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interestrateripoff

First Plus Loan, £35K 10 Years Ago And Now Still Owe £40K

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http://www.dailymail.co.uk/money/cardsloans/article-2431010/FirstPlus-customer-left-paying-sky-high-rates-despite-record-low-base-rate.html

'I have been paying off my £35,000 loan for 10 years but I still owe £40,000': Customer of failed FirstPlus left paying sky-high interest rates despite record-low base rate

Mark Wilson wasn’t happy when the interest on his loan climbed above 12 per cent - but he grudgingly admitted the terms of his deal meant there was little he could do.

But when base rate started to drop, he expected his repayments to fall, too, again because his contract suggested they would. It never happened.

..

It allowed the bank to hike interest rates - in his case from 9.4 per cent to 12.1 per cent when the Bank of England base rate rose from 3.75 per cent to 5.75 per cent between 2003 and 2007.

But when the base rate fell to its historic low of 0.5 per cent in 2009, the interest on his loan remained where it was.

Mr Wilson, who is self-employed, originally borrowed £35,000. But despite nearly a decade of paying it off, he now owes more than £40,000.

Clearly Barclays have used the clause to benefit themselves, it would be interesting to see what a judge would rule. However I have no idea how you can pay off a loan for 10 years and owe more than when you originally started. This isn't explained in the article could you use this first plus loan like an overdraft and keep taking out the money you've paid back?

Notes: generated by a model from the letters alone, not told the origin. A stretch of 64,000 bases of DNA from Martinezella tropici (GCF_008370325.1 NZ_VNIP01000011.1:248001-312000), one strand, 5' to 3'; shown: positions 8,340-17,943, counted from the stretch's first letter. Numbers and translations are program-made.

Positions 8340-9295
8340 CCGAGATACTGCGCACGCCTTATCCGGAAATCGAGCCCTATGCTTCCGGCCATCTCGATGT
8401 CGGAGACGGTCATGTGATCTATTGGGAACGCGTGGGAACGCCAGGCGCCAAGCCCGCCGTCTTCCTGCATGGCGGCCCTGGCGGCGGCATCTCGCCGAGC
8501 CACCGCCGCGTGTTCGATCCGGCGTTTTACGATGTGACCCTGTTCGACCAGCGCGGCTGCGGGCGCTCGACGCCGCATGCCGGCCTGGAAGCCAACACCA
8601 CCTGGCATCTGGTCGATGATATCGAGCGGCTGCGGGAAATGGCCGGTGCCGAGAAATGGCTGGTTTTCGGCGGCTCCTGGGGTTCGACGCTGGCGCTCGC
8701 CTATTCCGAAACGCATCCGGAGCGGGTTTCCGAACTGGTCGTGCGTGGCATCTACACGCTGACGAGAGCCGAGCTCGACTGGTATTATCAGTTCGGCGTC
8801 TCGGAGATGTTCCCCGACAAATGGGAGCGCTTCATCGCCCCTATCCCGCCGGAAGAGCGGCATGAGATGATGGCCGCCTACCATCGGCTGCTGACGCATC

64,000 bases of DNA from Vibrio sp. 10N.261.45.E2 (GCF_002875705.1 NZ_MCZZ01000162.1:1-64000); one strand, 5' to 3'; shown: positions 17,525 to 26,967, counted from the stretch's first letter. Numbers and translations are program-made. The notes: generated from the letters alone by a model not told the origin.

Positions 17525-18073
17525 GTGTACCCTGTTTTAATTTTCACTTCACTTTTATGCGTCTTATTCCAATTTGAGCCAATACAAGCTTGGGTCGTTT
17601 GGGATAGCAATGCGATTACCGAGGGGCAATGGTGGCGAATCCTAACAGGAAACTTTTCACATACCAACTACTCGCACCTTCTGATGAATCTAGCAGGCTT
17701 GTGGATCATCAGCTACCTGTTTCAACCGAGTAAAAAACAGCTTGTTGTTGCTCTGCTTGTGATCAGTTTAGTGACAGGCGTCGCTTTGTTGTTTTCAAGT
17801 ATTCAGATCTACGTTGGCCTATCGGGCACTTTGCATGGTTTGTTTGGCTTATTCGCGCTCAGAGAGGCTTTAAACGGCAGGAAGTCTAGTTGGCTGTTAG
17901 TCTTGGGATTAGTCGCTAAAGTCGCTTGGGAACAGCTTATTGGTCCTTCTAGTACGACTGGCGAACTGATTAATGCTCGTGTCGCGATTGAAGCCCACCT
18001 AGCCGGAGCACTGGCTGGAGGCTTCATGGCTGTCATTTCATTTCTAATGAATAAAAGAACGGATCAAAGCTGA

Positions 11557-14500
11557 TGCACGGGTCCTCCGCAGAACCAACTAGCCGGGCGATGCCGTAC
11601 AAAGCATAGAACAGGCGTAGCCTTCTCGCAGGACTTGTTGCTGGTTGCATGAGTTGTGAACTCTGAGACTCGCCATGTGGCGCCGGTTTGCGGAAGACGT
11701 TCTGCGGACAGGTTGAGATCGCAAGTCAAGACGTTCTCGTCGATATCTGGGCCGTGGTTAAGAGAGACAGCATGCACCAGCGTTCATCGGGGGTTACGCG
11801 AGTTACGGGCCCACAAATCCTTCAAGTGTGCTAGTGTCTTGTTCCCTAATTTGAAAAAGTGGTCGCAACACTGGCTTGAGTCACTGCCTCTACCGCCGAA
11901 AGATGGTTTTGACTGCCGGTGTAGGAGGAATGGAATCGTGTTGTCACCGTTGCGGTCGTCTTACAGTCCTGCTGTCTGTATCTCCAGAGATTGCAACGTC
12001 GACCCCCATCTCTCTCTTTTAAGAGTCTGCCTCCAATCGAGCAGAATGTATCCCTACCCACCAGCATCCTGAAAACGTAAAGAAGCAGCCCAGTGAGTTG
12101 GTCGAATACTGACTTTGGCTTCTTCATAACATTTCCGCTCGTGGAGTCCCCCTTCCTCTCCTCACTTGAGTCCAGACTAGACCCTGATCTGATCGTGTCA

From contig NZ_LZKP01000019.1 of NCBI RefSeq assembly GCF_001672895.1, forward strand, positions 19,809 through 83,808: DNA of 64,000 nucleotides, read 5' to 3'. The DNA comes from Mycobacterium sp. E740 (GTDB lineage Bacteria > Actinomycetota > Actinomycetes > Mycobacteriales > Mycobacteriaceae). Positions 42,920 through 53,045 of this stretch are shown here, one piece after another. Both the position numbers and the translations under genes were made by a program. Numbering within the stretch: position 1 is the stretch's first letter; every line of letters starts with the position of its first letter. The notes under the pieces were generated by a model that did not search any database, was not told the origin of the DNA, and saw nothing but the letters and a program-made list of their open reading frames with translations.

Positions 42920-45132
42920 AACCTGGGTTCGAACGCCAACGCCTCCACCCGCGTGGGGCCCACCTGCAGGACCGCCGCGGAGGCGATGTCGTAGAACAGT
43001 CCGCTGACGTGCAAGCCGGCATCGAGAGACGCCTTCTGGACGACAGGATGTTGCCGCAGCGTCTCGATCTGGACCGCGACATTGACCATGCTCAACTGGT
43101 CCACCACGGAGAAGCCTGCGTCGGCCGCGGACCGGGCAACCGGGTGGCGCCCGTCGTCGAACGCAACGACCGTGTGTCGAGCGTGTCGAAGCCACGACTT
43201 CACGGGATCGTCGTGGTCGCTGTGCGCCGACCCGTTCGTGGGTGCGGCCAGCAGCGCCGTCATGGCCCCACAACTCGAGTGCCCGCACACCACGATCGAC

Their does appear more to this story than what's written.

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If it's not a PPI policy on top, he might be quoting the total amount payable. He could have 8/9/10 years of £450/month remaining at current repayments.

I hope he enjoys his conservatory and the money spent acculumating the debt he is now paying off.

Edited by The B.L.T.

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http://www.dailymail.co.uk/money/cardsloans/article-2431010/FirstPlus-customer-left-paying-sky-high-rates-despite-record-low-base-rate.html

Clearly Barclays have used the clause to benefit themselves, it would be interesting to see what a judge would rule. However I have no idea how you can pay off a loan for 10 years and owe more than when you originally started. This isn't explained in the article could you use this first plus loan like an overdraft and keep taking out the money you've paid back?

Their does appear more to this story than what's written.

Loan of £35,000 + Term repayment protection insurance of £15,000 = total loan of £50,000 + interest at 12%.

When mrs khards left uni she took out a loan from halifax to pay off uni overdraft and cards , after a couple of years I got here to check up on how much was left on the loan and the balance was more than the initial borrowing amount.

Needless ot say we reclaimed the PPI back and paid back the loan.

Most people do not check the loan paperwork as they are usually thrilled that they were accepted for the loan and fearful about losing the loan offer. They just sign on the dotted line and hope for the best trusting the banks and regulators will not rip them off.

Edited by Gone to Ireland.

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At least he, the father of two, got the conservatory he wanted from the loan he took in 2003, + policies that have kept his house inflated in price.

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First plus are usually secured loans too, so this is essentially a second mortgage. They were big on PPI also. Fairly normal rates and behaviour for a 2nd mortgage company I would have thought.

When it was taken out there was no regulation on secured loans,bit like BTL today. Now regulated but I don't know if any of the regulations are retrospective or not. Unlikely.

Not worth it for a conservatory, that's for sure...

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